Yes! We offer both. If you have ADD or NV-ADD on your Rx, you can get lined bifocals or unlined progressive glasses.

How do I order reading glasses?

If you have a glasses prescription with an NV-ADD, it is best to order Prescription Reading Glasses. If you do not have a glasses prescription and typically buy reading glasses from the drugstore, you may consider Over the Counter Reading Glasses.

Prescription Reading Glasses

It is easy to reconfigure an Rx with an NV-ADD. It just involves a little grade-school arithmetic.

You simply take the NV-ADD number on your Rx and add it to the numbers in your Sphere (SPH) category for each eye. Then lower your distance PD by 3 millimeters if it's the single PD, by 1.5 millimeters for each eye if it's the dual PD. That gives you an Rx for single-vision reading glasses!

How to convert prescription into reading glasses prescription

If you are used to buying reading glasses over the counter from the drugstore, you can easily buy them from WhereLight as well – with even more benefits.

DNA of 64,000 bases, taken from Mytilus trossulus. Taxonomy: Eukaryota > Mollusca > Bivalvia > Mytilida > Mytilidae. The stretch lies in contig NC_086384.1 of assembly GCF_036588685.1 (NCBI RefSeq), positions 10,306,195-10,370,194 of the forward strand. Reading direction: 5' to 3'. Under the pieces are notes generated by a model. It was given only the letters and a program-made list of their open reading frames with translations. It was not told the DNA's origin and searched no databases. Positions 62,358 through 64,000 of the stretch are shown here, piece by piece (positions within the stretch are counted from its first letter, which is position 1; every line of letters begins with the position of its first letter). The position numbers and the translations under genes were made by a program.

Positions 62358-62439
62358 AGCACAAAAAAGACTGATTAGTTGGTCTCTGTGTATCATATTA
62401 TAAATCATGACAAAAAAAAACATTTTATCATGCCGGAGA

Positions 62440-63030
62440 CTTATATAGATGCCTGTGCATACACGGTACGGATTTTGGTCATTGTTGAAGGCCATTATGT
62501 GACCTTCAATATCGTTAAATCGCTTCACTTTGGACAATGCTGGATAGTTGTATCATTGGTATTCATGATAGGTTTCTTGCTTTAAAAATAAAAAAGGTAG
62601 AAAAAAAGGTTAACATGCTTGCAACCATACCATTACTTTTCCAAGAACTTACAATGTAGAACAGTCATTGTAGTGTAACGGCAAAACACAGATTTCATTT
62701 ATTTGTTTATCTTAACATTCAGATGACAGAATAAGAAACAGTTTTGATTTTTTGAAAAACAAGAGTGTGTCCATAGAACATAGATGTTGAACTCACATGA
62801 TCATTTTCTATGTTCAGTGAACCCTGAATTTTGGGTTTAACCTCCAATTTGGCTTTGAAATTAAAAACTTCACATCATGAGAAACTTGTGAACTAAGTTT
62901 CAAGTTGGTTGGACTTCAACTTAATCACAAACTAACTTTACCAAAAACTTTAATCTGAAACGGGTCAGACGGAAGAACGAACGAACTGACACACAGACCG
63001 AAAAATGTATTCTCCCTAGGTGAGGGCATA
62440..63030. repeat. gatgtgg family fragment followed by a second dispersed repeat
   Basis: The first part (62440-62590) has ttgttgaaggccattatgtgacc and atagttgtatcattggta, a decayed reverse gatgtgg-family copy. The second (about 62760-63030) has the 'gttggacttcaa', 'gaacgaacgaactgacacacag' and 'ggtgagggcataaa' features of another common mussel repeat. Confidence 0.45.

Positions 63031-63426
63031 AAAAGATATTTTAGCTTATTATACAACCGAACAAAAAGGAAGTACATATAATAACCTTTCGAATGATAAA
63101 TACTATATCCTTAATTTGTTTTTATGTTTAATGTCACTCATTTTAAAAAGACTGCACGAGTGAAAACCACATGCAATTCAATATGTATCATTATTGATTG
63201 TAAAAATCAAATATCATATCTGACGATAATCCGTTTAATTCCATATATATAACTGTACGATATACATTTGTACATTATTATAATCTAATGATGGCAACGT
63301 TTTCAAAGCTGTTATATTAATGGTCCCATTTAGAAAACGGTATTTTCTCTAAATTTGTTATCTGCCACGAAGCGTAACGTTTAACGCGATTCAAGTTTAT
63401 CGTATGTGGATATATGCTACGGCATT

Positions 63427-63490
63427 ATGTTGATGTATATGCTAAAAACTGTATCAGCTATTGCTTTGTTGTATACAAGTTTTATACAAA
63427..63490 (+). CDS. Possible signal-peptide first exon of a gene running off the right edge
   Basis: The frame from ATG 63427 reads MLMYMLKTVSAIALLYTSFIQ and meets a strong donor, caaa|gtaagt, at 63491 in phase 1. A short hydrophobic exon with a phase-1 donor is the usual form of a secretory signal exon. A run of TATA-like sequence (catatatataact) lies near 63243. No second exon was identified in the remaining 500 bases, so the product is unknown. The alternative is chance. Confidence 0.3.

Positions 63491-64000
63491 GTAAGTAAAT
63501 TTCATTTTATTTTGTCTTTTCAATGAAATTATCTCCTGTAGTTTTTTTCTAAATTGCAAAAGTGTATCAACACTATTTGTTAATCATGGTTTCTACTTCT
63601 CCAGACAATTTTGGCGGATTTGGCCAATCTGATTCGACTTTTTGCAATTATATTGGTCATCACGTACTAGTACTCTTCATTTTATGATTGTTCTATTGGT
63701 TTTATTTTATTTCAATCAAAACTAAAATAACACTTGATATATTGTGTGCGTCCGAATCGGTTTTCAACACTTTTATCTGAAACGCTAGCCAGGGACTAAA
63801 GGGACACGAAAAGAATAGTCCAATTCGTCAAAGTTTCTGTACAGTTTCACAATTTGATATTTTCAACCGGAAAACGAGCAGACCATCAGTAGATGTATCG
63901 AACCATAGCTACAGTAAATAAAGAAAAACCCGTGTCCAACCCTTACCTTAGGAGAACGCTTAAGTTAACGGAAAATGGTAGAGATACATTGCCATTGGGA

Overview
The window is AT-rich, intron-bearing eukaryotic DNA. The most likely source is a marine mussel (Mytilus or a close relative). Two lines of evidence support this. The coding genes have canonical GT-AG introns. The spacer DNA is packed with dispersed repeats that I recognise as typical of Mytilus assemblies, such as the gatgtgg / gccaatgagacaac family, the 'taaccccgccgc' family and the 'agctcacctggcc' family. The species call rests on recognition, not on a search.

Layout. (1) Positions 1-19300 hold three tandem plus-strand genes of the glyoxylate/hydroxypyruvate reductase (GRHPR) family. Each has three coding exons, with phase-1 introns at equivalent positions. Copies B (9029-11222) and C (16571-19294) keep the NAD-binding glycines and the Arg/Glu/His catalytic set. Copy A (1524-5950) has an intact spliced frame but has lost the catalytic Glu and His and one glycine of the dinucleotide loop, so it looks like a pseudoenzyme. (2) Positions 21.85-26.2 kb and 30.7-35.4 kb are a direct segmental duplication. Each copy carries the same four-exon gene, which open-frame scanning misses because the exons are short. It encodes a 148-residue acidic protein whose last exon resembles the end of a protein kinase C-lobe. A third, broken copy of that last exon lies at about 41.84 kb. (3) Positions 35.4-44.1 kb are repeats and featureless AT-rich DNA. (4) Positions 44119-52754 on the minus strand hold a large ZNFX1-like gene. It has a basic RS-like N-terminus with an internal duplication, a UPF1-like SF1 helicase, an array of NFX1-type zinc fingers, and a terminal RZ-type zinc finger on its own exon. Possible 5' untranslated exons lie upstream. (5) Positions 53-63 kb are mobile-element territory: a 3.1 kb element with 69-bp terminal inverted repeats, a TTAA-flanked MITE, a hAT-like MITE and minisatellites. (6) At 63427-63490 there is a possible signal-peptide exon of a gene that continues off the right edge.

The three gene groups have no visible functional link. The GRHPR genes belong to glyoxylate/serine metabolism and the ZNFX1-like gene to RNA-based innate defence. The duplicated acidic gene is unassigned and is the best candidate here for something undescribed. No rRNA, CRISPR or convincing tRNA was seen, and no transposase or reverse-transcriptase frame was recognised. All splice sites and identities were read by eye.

Start by picking your favorite frame. Once you know your recommended reading power (such as +2.00), select “Single Vision” as the Prescription Type, and enter the same power for each eye in the Sphere (SPH) category. Do not enter a value in the CYL, Axis, or Prism boxes. You’ll need to lower your distance Single PD by 3 millimeters.

Can you fill prescriptions with prism corrections?

Yes we can.

Can I use my contact lens prescription to order glasses?

Sorry, a contact lens Rx can only be used for contact lenses.

How do I order non-prescription glasses?

It's super easy to order glasses from WhereLight! After clicking on the Order Glasses button, select Non Prescription at the Prescription Type drop-down window. During the ordering process, you can also choose our Beyond UV Blue Blocker lenses and/or add anti-reflective coatings.

What if my prescription has expired?

We strongly recommended that you get an eye exam every two years, or more frequently if you notice that your vision has changed.